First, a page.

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2021 Grammy winner! – Best Chamber Music/Small Ensemble Performance
The Grammy Award-winning Pacifica Quartet performs works by three Pulitzer Prize-winning contemporary composers: Shulamit Ran, Jennifer Higdon, and Ellen Taaffe Zwilich.
Written for the Pacifica and receiving its world-premiere recording, Ran’s Glitter, Doom, Shards, Memory — String Quartet No. 3 is a moving tribute to painter Felix Nussbaum, who perished in Auschwitz in 1944. Higdon’s Voices, dedicated to the Pacifica, evokes explosive energy, otherworldly calm, and spiritual serenity. In Zwilich’s Quintet for Alto Saxophone and String Quartet, a lusciously singing saxophone shares the spotlight with virtuosic string playing. The Pacifica, quartet in-residence at Indiana University’s Jacobs School of Music, partner with their IU colleague, renowned classical saxophonist Otis Murphy.
Listen to Jim Ginsburg’s interview with Pacifica Quartet cellist Brandon Vamos on Cedille’s Classical Chicago Podcast
Glitter, Doom, Shards, Memory — String Quartet No. 3
ELLEN TAAFFE ZWILICH
Quintet for Alto Saxophone and String Quartet
What the Critics Are Saying
“Pacifica’s interpretation of Ran’s quartet foretells beautiful alchemies to come…”
“What all three works demonstrate very well, is how musically flexible and versatile the members of the Pacifica Quartet can be. From the sorrowful opening page of the Ran to the almost funky ending of the Zwilich, they first and foremost capture and project each individual composer’s intent and character, however divergent they may be.”
“The American string quartet presents three vivid works written for them. Ran’s Glitter, Doom, Shards, Memory (her third string quartet) is an acutely felt memorial to the painter Felix Nussbaum, who died in Auschwitz. Jennifer Higdon’s Voices begins with a relentless “Blitz” of figuration, but works steadily for serenity across a three-movement span. Otis Murphy joins them for Ellen Taaffe Zwilich’s attractive Quintet for Alto Saxophone and String Quartet, and blends in uncannily well.”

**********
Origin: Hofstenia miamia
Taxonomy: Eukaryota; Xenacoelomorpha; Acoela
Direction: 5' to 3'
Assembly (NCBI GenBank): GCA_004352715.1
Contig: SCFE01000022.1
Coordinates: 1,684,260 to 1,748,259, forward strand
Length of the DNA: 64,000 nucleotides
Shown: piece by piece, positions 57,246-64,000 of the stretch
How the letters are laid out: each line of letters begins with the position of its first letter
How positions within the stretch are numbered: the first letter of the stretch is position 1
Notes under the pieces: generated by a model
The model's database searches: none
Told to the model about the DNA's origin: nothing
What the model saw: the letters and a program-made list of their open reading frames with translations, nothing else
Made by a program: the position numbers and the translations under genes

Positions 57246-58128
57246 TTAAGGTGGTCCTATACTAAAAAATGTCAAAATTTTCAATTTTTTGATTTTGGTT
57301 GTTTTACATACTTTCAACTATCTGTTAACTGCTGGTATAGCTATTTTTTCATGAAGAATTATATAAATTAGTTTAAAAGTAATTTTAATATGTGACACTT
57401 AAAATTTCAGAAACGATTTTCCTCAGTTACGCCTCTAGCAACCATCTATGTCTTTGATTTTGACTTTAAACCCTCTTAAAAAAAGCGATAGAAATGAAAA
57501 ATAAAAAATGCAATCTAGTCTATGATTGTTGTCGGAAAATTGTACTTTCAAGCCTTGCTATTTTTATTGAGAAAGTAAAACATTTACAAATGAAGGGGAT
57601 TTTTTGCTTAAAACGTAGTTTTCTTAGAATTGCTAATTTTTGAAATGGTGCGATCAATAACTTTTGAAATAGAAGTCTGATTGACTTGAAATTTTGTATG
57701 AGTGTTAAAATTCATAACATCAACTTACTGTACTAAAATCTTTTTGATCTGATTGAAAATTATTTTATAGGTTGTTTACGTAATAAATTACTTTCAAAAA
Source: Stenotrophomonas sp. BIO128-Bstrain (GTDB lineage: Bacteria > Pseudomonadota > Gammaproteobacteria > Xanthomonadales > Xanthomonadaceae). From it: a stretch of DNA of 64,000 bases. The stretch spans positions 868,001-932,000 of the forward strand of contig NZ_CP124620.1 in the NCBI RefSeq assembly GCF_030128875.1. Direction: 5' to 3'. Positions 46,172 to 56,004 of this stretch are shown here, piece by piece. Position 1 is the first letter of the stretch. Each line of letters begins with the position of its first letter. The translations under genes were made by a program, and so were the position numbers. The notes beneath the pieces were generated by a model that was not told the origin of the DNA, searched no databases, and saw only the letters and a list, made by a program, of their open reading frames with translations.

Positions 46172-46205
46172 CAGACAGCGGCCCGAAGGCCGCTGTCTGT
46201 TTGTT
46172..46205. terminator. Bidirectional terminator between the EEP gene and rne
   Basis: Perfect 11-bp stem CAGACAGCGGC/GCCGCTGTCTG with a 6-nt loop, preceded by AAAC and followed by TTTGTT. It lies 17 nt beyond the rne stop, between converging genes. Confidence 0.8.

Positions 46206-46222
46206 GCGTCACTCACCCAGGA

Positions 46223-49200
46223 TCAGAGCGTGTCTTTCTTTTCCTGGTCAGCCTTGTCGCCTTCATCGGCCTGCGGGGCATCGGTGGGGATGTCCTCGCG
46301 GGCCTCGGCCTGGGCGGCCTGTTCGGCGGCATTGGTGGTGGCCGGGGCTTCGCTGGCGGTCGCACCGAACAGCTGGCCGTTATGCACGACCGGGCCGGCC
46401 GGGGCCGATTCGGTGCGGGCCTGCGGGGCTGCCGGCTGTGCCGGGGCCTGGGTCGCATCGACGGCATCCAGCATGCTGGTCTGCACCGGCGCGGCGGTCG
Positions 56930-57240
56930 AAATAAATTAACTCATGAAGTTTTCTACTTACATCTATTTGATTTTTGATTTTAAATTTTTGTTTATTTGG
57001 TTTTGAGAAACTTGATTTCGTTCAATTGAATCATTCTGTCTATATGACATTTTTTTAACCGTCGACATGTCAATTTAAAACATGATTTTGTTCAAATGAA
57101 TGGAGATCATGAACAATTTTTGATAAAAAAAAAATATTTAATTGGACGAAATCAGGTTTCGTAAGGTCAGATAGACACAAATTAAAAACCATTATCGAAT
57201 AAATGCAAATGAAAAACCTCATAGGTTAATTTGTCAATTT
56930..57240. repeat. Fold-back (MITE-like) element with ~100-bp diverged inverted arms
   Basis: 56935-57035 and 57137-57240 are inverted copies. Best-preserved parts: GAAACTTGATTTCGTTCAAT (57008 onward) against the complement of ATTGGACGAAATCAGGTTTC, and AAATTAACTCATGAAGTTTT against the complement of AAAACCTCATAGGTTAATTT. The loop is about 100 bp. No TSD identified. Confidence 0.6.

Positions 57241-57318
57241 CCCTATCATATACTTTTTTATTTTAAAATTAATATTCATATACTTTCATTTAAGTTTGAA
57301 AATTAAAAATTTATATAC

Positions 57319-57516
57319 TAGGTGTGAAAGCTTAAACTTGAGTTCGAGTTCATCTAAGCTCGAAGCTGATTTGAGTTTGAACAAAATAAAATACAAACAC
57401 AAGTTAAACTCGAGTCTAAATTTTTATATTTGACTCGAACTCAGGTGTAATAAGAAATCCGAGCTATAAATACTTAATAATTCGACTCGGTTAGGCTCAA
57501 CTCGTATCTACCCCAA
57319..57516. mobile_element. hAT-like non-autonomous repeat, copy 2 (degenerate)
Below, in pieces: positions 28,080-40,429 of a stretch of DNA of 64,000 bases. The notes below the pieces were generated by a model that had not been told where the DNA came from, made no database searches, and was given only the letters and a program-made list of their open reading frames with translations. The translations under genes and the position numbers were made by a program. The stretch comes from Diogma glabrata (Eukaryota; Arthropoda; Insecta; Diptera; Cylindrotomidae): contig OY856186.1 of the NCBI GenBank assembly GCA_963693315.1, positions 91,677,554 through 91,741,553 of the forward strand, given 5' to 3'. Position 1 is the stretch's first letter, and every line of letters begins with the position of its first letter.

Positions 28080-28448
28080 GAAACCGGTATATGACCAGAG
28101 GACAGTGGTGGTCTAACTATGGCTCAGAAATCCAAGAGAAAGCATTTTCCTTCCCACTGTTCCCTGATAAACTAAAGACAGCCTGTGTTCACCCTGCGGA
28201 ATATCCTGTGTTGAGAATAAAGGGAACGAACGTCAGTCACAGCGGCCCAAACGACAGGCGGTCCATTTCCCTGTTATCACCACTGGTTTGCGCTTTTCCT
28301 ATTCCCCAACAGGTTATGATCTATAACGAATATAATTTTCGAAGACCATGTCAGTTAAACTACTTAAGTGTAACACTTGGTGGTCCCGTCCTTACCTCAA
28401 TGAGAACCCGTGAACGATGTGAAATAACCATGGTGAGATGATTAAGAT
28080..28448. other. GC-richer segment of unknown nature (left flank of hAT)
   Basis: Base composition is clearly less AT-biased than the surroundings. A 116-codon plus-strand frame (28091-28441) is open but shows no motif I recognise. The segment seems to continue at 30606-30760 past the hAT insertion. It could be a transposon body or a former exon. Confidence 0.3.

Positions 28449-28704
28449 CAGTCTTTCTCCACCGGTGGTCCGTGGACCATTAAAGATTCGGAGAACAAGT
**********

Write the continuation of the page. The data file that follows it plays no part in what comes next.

“Otis Murphy . . . conquers every virtuosic challenge, playing with clarity, tonal glow and idiomatic zest. The Pacifica players bring the same finely blended ensemble, intensity of expression and sense of adventure to Zwilich’s score and the other works on the recording . . .”
“Pacifica are stunningly good musicians and this package should delight anyone knowledgeable about, or curious about, new music.”
“Throughout, the Pacifica’s ensemble playing is of the highest standard.”
“This disc exemplifies many aspects of how contemporary music should be presented so it can shine: superb recording standards (achieved by producer James Ginsberg and engineer Bill Maylone), expert annotation, and performances of a standard up there with the likes of the Arditti Quartet. This showcase of three Pulitzer-winning composers is utterly remarkable.”